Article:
Research vs Experience: How do studies on remote working compare to reality?
At DistantJob we’ve gained our expertise in remote working the hard way. We don’t just specialise in finding the best global talent for your software development, but we work remotely ourselves. When we talk about how to manage distributed teams it’s because we’ve been there, done that and got the the t-shirt.
Naturally, we keep an eye on industry news and try to keep up to date with developments. Which is why I was intrigued when Google alerts sent me a link to a study by Students at Portland University titled, ‘A Framework of Fostering Trust in Remote Teams’. If you’ll follow that link, you’ll see the study is actually from 2010 (slow news day, Google?). A little searching and I found a newer study from the Indira Gandhi National Tribal University in India published last year with a similar title.
We pride ourselves on being thought leaders in our industry, so we decided we’d have a close look at these studies and see how these frameworks compared with the advice that we give out via our blog and free eBooks.
The Portland study defines a remote team as one where members are selected for their expertise. This is why we’re passionate about what we do, we want to connect you with experts; not just the developers who happen to live near to your offices. We talk a lot about the global talent pool, and that’s because day after day we find superstar developers and connect them with companies like yours.
Portland defined four stages in which trust could be created in virtual teams; Establishing the team, organizing the team, transition, and accomplishing the Task. Here are there recommendations for fostering trust at each stage:
Establishing the team
The key to trust development here, they say is setting up credibility among team members. This is one of the reasons we love the partnership of the Agile development methodology and remote teams. Daily stand-up meetings and sharing of problems and progress all help to create an environment of mutual trust and respect.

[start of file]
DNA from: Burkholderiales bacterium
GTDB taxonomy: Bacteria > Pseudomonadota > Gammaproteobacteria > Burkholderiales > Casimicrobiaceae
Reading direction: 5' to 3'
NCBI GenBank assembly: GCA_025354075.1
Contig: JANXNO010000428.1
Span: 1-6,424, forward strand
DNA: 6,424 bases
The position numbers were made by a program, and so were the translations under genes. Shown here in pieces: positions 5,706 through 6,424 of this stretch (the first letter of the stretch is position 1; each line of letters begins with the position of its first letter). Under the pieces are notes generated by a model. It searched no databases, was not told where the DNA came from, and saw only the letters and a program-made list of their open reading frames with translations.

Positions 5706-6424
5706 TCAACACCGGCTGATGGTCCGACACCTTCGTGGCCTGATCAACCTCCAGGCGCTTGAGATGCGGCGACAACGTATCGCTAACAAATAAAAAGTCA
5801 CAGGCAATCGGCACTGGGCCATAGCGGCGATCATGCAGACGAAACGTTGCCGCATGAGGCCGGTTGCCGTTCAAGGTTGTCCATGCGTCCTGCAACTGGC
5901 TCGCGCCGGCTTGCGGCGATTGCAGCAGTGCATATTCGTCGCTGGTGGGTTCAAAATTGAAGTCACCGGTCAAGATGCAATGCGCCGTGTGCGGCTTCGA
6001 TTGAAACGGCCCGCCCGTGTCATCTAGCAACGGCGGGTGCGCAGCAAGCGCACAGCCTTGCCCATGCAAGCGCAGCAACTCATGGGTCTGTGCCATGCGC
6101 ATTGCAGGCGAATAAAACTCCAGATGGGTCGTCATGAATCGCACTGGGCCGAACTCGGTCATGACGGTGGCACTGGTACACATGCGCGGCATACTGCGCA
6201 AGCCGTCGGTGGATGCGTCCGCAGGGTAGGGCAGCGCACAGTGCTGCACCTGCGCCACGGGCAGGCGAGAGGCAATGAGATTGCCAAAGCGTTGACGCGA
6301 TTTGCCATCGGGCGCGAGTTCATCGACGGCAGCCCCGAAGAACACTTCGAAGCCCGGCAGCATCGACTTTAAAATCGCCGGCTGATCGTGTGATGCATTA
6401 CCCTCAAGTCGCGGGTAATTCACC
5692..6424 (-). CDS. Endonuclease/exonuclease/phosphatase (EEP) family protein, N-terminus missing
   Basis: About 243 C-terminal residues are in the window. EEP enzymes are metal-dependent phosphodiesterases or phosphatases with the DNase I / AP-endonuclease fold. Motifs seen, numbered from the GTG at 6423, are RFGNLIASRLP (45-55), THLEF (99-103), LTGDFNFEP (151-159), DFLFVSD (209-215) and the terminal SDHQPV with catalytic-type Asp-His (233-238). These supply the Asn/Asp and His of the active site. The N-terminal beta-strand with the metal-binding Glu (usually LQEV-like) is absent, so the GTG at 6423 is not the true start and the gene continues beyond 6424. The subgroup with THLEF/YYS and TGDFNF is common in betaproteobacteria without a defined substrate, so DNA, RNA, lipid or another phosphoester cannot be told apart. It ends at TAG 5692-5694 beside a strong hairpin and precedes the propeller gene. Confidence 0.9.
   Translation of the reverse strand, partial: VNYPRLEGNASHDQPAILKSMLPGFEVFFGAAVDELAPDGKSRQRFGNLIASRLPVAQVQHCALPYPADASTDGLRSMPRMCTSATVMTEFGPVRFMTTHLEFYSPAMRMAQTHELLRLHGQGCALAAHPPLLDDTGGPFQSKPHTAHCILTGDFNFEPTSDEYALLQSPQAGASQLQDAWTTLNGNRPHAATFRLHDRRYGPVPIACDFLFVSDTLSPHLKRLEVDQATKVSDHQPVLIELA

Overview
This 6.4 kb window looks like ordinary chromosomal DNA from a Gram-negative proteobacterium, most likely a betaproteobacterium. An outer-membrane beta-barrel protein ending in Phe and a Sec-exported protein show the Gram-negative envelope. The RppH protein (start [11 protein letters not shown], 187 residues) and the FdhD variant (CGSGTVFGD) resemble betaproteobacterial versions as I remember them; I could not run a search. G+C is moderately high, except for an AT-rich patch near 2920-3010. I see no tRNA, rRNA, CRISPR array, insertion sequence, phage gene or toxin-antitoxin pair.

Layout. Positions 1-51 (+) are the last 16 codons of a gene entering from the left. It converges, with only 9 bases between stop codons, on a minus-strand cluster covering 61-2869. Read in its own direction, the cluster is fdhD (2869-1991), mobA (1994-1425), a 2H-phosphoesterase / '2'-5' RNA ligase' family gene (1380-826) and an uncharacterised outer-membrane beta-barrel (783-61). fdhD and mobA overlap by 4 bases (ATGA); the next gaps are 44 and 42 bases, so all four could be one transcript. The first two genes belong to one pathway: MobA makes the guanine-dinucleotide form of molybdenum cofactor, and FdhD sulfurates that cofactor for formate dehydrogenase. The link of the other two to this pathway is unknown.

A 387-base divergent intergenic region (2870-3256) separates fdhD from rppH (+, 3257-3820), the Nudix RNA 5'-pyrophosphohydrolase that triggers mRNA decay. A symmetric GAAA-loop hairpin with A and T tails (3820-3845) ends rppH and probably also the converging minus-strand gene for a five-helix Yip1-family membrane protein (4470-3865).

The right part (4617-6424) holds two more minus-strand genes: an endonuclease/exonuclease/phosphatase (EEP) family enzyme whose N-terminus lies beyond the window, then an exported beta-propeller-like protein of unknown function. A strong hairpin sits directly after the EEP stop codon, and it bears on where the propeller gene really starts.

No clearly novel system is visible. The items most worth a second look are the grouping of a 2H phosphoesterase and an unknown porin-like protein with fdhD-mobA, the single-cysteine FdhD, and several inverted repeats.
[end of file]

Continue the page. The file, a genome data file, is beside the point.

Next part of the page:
Portland put the onus of creating trust on the project manager. We agree; if communication is the oil in the wheels of a remote team, the virtual team leader is the one who applies it. They suggest that the team leader makes sure employees are aware of each other's strengths and weaknesses, and develops a training program for new virtual team members. We agree, and we’ve shared our tips for on-boarding your remote team members in the past.
It won’t surprise you to hear that we think the key to creating a great team starts before their first day on the job. For us, the first step is hiring the right people. Remote work gives you access to a worldwide talent pool made up from more diverse people than your average job advertisement could hope to attract, but remote working isn’t for everyone. Choosing people with the right personality for, and a proven track record in, working remotely is vital.
Organizing the team
The academics talk about cementing the trust gained in step one as workers come to see each other as able, credible and reliable. Can we just mention Agile again here? If you’re not sure what we’re talking about, then you can get a primer in our free eBook.
Their second point is that you need to build social bonds of cohesion among the team members. We’re totally on board with that one too. If you look through our ‘virtual team building’ back catalogue (they’re listed at the end of this article), you’ll find some great suggestions for this including:
Setting a team goal (not task related) that all members have a stake in.
Having a ‘virtual water cooler’ in the form of a Slack chat channel or similar and encourage your team to use it.
Making time at the beginning of meetings for socializing, not just getting down to business.
‘Hanging out’ together in online environments or playing online games together. Or having a shared goal outside of work, for example, fundraising.